So, the 1325 from St Pancras arrives into Sheffield at 1546. Thats 2 hours and 15 minutes we have to be STANDING. We then have 5 minutes to get everyone off. Then we lock the doors. Cleaning takes 10-15 minutes, walking through looking for lost property takes about 5, leaving us with only about 5-10 minutes break before another 2 hour journey on our feet back to London. Now we're not really allowed to kick someone off the train if they board prematurely - could get a complaint put in - so we don't. So if someone boards too early, we get no break. That's a good 5 hours, walking through the train, doing ticket checks, the trolley service, complementaries, serving you your free tee and coffee, cleaning after Derby, dispatching at stations and right through that we're not even allowed a 5 minute break to have a coffee.

So no, I don't think we'll ever tell you what platform your train is on. Because of that one twat.

Richard said...

In Japan, the train comes into the terminal. Then, for the next 10 mins, its cleaned. What happens is all the passengers leave, the cleaners board and the doors are locked behind them for X minutes.
During that time, no one can leave or board the train.
After X minutes, the doors unlock and the cleaners can leave and the people board.
If you try to board the train AS the cleaner is boarding, you get shouted at by a very loud and angry train driver, shamed back onto the platform and the rest of the passengers look at you like you're the scum of the earth.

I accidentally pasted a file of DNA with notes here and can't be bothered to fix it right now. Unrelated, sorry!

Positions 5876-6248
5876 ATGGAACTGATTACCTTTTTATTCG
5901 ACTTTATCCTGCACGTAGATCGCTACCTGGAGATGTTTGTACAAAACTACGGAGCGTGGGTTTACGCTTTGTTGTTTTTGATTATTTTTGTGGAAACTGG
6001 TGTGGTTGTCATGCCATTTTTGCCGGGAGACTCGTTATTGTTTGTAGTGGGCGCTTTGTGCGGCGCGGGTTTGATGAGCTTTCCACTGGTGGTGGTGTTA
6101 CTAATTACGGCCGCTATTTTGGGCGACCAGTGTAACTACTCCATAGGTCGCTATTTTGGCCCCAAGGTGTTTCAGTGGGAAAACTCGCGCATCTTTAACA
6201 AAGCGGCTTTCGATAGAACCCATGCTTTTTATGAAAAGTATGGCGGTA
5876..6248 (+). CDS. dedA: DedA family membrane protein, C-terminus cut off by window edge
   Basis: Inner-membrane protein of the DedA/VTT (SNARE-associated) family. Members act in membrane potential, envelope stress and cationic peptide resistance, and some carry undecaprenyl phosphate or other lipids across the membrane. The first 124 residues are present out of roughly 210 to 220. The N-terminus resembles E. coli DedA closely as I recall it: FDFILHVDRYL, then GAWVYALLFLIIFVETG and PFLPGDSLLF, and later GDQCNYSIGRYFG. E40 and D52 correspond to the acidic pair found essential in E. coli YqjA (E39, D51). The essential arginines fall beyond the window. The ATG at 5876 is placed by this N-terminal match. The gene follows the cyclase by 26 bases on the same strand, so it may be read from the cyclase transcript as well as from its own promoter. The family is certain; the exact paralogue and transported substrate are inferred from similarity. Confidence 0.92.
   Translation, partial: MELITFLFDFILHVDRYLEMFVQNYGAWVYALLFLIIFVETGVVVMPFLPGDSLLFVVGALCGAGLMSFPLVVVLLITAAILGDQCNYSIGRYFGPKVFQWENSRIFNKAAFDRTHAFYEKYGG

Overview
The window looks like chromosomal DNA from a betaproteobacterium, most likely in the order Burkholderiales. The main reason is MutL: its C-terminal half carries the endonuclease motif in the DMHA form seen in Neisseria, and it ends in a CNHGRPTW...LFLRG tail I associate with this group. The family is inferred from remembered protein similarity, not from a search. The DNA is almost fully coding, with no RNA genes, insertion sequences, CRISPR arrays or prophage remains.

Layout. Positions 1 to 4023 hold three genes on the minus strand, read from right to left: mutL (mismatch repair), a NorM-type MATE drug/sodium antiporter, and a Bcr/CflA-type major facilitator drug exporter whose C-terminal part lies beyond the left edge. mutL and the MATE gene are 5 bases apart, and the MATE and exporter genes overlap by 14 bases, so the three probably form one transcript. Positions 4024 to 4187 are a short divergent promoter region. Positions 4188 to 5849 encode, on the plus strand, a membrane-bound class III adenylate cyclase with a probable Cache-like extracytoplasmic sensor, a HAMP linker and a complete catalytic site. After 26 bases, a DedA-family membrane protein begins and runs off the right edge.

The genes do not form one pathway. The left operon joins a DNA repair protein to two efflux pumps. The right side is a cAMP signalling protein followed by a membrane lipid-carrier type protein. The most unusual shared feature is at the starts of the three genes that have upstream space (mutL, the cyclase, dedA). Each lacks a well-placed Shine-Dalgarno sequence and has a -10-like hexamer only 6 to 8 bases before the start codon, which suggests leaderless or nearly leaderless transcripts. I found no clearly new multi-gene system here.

Maybe its not our trains that's rubbish, its our attitudes as people/passengers that cause the train companies to put in oddball policies, just to catch that one 'TW*T'.

Anonymous said...

"but contractors such as toilet cleaners need to get on and off."

So why not give them keys they allow them to do his whilst the doors remain locked to the public.

I realise that this solution might require the doors to be redesigned But how about making this option part of the specification of the HST replacement? In the meantime entry and exit is possible through the Guard's door (which could be labelled "not for public use"). or you could leave one door open before locking the others and hang a "no entry" sign on it. It is all very well to complain about the TW*T who will get on prematurely but I've never heard an announcement asking people not to do this.

"Clean it on the previous journey?? Rather stupid, no?! "